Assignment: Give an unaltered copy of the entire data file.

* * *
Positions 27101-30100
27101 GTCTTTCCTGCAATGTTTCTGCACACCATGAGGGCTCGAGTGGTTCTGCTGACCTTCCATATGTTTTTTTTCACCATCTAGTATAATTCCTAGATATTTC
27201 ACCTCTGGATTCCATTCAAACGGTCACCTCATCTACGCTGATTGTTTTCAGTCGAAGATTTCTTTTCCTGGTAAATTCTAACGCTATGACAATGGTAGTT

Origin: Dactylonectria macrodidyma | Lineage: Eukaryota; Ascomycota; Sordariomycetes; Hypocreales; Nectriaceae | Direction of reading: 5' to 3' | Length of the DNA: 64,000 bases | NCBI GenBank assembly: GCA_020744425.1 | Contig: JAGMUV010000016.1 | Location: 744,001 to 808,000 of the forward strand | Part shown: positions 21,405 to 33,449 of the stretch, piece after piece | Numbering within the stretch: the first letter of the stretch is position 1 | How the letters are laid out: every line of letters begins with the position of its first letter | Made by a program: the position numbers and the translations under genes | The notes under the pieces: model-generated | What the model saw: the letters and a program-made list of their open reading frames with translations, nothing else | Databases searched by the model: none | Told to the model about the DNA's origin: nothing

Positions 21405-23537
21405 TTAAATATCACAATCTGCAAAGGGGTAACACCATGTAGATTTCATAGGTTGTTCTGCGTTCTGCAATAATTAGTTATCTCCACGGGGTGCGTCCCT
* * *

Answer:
Positions 27101-30100
27101 GTCTTTCCTGCAATGTTTCTGCACACCATGAGGGCTCGAGTGGTTCTGCTGACCTTCCATATGTTTTTTTTCACCATCTAGTATAATTCCTAGATATTTC
27201 ACCTCTGGATTCCATTCAAACGGTCACCTCATCTACGCTGATTGTTTTCAGTCGAAGATTTCTTTTCCTGGTAAATTCTAACGCTATGACAATGGTAGTT

Origin: Dactylonectria macrodidyma | Lineage: Eukaryota; Ascomycota; Sordariomycetes; Hypocreales; Nectriaceae | Direction of reading: 5' to 3' | Length of the DNA: 64,000 bases | NCBI GenBank assembly: GCA_020744425.1 | Contig: JAGMUV010000016.1 | Location: 744,001 to 808,000 of the forward strand | Part shown: positions 21,405 to 33,449 of the stretch, piece after piece | Numbering within the stretch: the first letter of the stretch is position 1 | How the letters are laid out: every line of letters begins with the position of its first letter | Made by a program: the position numbers and the translations under genes | The notes under the pieces: model-generated | What the model saw: the letters and a program-made list of their open reading frames with translations, nothing else | Databases searched by the model: none | Told to the model about the DNA's origin: nothing

Positions 21405-23537
21405 TTAAATATCACAATCTGCAAAGGGGTAACACCATGTAGATTTCATAGGTTGTTCTGCGTTCTGCAATAATTAGTTATCTCCACGGGGTGCGTCCCT